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Patients with congenital heart disease (CHD) have been reported by many authors to have high rates of hospitalisation, morbidity, and mortality associated with respiratory syncytial virus (RSV) lower respiratory tract illness.1–3 However, in a recent paper in Archives of Disease in Childhood, Duppenthaler et al reported a substantially lower incidence of RSV hospitalisation in patients with “haemodynamically significant” CHD.4
They suggest that the rate of hospitalisation in their population of patients from the Canton of Bern, Switzerland was as much as four times lower than rates previously reported in the United States. Based on these results they concluded that the unrestricted use of palivizumab to prevent RSV hospitalisation was not justified.
There are several possible methodological reasons for the disparity in RSV hospitalisation rates in the calculations of both the numerator and denominator. With respect to the numerator, Duppenthaler’s methods would miss all of the nosocomial RSV disease. Furthermore, ascertaining the true incidence of RSV hospitalisation would require that all CHD patients admitted to the hospital undergo RSV screening, as was done in the international multicentre trial, not just those with symptoms judged typical of RSV.5
Finally, in a previous paper by the same authors in the first four years of the study (1997/98–2000/01),6 12 of 497 patients studied aged <5 years were identified with CHD compared to 6 of 449 aged <2 years in this study. Since the previous study encompassed children under the age of 5, the difference of six patients between the first study and this one would imply that children who were hospitalised were between the ages of 2 and 5 (making a strong case for palivizumab prophylaxis in that age group), or they were deemed to have haemodynamically insignificant heart disease (making a case for prophylaxis in this group or questioning the definition of haemodynamically significant heart disease).
With respect to the denominator, the author used the International Classification of Diseases (ICD) coding as a screen for patients with “haemodynamically significant” CHD for entry into the cardiology registry. However, the ICD system does not allow for severity adjustment and therefore does not distinguish between haemodynamically significant and insignificant disease. In our recent multicentre trial, we defined haemodynamically significant CHD as patients with cyanotic CHD, single ventricle physiology, or those with acyanotic CHD that required medical therapy.5 Overall, this would account for only about 35–40% of all the CHD patients. This would have significantly reduced the number of patients in the denominator, increasing RSV hospitalisation incidence. Secondly, no attempt was made to verify the accuracy of screening utilizing the ICD system, which might have resulted in missed patients with CHD due to inaccurate and/or inconsistent coding. Third, the calculations of child-years of observation, as written, was assumed to equal the number of child-years. This would be true if every child were born on 1 July; however, if births are spread out over 12 months the number of child-years should be halved.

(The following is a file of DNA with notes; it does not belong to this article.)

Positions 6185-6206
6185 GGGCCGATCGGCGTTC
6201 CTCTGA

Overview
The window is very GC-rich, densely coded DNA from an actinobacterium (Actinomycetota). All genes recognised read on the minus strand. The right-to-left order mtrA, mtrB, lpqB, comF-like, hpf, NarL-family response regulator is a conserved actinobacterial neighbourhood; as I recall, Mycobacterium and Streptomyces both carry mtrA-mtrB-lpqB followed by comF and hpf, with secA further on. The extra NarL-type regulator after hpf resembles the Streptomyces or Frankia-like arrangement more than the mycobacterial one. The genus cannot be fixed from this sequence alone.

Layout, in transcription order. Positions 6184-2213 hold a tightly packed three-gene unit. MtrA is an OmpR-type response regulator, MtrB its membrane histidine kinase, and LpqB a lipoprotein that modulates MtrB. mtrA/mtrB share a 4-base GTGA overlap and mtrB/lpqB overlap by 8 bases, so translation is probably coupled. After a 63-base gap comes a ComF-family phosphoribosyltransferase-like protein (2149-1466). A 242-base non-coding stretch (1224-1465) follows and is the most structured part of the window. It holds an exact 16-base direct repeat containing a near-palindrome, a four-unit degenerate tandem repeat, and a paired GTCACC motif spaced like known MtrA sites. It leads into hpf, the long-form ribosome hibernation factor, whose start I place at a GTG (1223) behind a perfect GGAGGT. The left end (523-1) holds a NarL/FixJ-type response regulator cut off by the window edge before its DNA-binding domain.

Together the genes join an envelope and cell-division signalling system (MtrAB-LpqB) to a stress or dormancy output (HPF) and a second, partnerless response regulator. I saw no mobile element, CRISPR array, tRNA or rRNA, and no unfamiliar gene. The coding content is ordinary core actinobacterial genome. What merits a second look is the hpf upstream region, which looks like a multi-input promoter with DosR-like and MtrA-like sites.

Thus, if the numerator were increased (for the reasons stated above) by perhaps one and one-half to two times and the denominator were decreased by two times (even just to account for the incorrect child-years of observation), the actual calculated hospitalisation rate per 100 child-years would be between 3½ and 4 times higher than the rates quoted in tables 3 and 4. These rates would then be comparable to the rates of CHD in the USA.3 In support of this statement is a brief recalculation of their data. The total birth cohort observed over six years was 54 947. There were 813 RSV hospitalisations which would give a rate of 29.6 per 1000 children per year, similar to other developed countries.4 Finally, the calculation of relative risks for hospitalisation uses a referent group that is not low risk, but includes children with prematurity and chronic lung disease, that would unfairly bias the relative risk in a lower direction. The correct referent group would be the low risk group as was done by Boyce and colleagues.3
We would agree with the authors that unrestricted use of palivizumab in CHD patients is not warranted. The intention was never to use the drug indiscriminately in CHD patients as evidenced in the cardiac trial that restricted its use in truly haemodynamically significant young CHD patients.5 We disagree with the use of an NNT analysis to justify this statement. An NNT analysis only factors in the cost from a single RSV hospitalisation. But the CHD infant with RSV is likely to incur additional morbidity and mortality related to future hospitalisations and/or treatment, especially when it comes to surgical correction, and thus raises the cost of care.7 Also, NNT analysis takes only a payer’s perspective, and ignores the societal component of pharmacoeconomics. As healthcare providers, it is our responsibility to use costly drugs in a responsible manner, while also ensuring that these patients receive the treatment/prevention from which they would clearly benefit.
We greatly appreciate the interest of Feltes and Simoes in our study, but we are somewhat surprised by the intensity of their allegations. The large number of unrelated flaws they claim to find in the methods we used suggests that Feltes and Simoes have a fundamentally different view of how these data should be interpreted. In our opinion, their critique is mostly unjustified and requires a firm rebuttal.